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East Is A Stroke Of Business For Saudis

  • Ben Hubbard
  • Apr, 2019
  • 178
  • Riyadhs change of heart

AMID TROUBLE WITH THE WEST, THE KINGDOM LOOKS THE EAST FOR FRESH BUSINESS DEALS

In his swing through Asia in February, Crown Prince Mohammed bin Salman of Saudi Arabia vowed to invest billions of dollars in Pakistan and pushed to sell more oil to India. He will also explore deepening economic ties with China.

The trip, by the de facto ruler of a wealthy Arab kingdom that has long considered America its most important ally, highlights the extent to which Saudi Arabia is increasingly looking to Asia for political and technological support that it cannot always count on from the West, analysts say.

Saudi Arabia’s need to diversify its alliances has grown more acute amid the Western backlash over the killing of the Saudi dissident Jamal Khashoggi by Saudi agents in Istanbul in October 2018. Congress has pursued measures to blame Prince Mohammed for the killing and limit military aid to the kingdom, while American tech companies that the prince heavily courted for projects in the kingdom have stepped back for fear of damaging their reputations.

But the countries that Prince Mohammed visited in February - Pakistan, India and China - have expressed no such concerns, prioritising economic ties with the kingdom over concerns about its respect for human rights.

In turning east, the Saudis are also sending a message to the West, the analysts add.

Mohammed Turki al-Sudairi, a Hong Kong-based researcher for the King Faisal Centre for Research and Islamic Studies, says, ‘The Saudi leadership recognizes that it’s integral to diversify its relationships. The message is that there are other options out there.’

Historically, Saudi Arabia’s relationship with Asia was mostly transactional, with the kingdom selling crude oil to power Asian economies while importing manufactured products. Since his father, King Salman, came to the Saudi throne in 2015, Prince Mohammed, 33, has been seeking to deepen the kingdom’s relationships with Asian countries and has made previous visits to the region.

He began this tour in Pakistan, a fellow Islamic country that welcomed him like a hero, with a 21-gun salute and fighter jet escort. President Arif Alvi granted him Pakistan’s highest award, and the head of the Senate gave him a gold-plated assault rifle.

Prime Minister Imran Khan had spoken about Pakistan’s dire need for Saudi funds to ward off an economic crisis, and Prince Mohammed delivered, signing tentative agreements for investments of up to $20 billion in mining, agriculture, energy and other sectors and promising to free thousands of Pakistanis in Saudi prisons.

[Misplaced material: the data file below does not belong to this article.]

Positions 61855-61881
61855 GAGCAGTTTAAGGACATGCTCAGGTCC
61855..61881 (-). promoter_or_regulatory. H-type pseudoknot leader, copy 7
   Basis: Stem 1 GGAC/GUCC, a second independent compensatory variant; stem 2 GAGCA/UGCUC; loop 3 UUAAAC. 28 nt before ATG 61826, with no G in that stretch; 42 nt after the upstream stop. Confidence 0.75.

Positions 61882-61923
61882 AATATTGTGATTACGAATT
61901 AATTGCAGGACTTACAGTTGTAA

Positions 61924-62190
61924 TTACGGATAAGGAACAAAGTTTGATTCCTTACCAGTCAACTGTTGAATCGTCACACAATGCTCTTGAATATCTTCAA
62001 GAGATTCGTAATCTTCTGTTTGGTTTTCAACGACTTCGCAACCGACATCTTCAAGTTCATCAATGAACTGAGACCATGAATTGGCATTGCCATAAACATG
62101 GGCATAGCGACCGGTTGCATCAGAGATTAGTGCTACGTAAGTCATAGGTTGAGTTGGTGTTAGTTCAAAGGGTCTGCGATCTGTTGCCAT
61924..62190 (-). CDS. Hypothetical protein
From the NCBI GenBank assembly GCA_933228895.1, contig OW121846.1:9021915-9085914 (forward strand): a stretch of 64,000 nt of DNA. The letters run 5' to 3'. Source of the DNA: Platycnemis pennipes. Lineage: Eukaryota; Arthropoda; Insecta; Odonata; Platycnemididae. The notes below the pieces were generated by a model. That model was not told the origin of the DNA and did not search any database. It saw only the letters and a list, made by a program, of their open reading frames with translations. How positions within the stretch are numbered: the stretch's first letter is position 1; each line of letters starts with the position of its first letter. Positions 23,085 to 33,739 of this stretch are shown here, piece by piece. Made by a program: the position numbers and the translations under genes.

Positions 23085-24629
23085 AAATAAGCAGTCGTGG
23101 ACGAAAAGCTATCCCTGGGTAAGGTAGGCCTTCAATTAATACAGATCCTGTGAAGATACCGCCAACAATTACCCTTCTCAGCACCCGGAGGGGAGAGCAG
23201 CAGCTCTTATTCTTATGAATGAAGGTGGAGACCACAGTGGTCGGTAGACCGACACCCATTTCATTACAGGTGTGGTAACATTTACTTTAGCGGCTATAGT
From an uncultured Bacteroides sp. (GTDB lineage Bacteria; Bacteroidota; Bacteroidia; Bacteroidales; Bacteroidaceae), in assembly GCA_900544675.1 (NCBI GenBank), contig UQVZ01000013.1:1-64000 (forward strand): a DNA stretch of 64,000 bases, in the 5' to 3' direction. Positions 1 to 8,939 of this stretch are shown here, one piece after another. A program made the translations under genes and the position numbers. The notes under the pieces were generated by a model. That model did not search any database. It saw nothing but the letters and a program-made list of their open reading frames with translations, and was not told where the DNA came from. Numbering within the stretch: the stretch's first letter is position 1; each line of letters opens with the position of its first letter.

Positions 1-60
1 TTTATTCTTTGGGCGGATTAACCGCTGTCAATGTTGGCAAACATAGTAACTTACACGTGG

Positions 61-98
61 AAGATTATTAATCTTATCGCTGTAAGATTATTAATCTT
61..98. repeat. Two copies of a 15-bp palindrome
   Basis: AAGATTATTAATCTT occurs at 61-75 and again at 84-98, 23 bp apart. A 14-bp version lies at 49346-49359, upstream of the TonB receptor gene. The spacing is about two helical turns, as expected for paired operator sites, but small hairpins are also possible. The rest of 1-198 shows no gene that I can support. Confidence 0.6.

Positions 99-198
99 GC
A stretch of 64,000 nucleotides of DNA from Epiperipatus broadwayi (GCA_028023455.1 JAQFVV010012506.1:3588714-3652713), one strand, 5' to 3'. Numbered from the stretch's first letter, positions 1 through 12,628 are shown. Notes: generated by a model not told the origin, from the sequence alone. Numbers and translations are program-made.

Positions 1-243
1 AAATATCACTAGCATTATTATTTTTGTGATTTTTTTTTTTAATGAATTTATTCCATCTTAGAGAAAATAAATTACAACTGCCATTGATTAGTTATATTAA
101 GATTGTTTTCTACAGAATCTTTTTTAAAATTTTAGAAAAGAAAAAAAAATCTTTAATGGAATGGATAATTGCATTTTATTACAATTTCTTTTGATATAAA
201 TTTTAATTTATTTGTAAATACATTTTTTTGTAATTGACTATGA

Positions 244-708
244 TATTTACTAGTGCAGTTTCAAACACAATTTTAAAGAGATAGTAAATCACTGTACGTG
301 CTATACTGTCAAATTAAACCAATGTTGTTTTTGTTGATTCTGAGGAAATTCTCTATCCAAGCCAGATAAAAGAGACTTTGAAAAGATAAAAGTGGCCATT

Adel al-Jubeir, the Saudi Minister of State for Foreign Affairs, says, ‘This is not charity, this is an investment. There is benefit for both sides.’

How much benefit remains to be seen, as many of the agreements were nonbinding memorandums of understanding that are often not fulfilled.

Prince Mohammed then travelled to India, where he was welcomed with drumming and a bear hug from Prime Minister Narendra Modi. India is an important provider of labor for Saudi Arabia, with millions of Indians working in the kingdom.

During the visit, the prince was expected to press India to buy more Saudi oil to fuel its fast-growing economy and to take market share away from Iran, the kingdom’s primary rival.

Later, Prince Mohammed set to land in China for talks with President Xi Jinping and other officials. China is the largest buyer of Saudi crude oil, and ties between the two countries have been expanding to other sectors like technology and e-commerce.

The relationship has grown because both countries have ambitious development plans that they believe the other can help achieve. Along with seeing Saudi Arabia as a stable source of oil, China hopes that the kingdom can play a role in its Belt and Road Initiative, an ambitious plan by Mr. Xi to build rail lines, power networks and roads to better connect China to allies in Europe and Africa.

On the Saudi side, Prince Mohammed has begun plans to open up the kingdom and diversify its economy, a project called Vision 2030, and he hopes that Chinese companies will help it succeed.

Li Guofu, a researcher on Middle Eastern issues at the China Institute of International Studies, a research organisation overseen by the Chinese Ministry of Foreign Affairs China has the experience, funds, technology and talents for the Vision 2030, says the Chinese-Saudi cooperation has already moved into new fields. The two countries agreed in 2017 to open a factory in Saudi Arabia to build Chinese drones. And last year, China launched two observation satellites for Saudi Arabia.

Facilitating the Chinese-Saudi ties is a shared outlook ...

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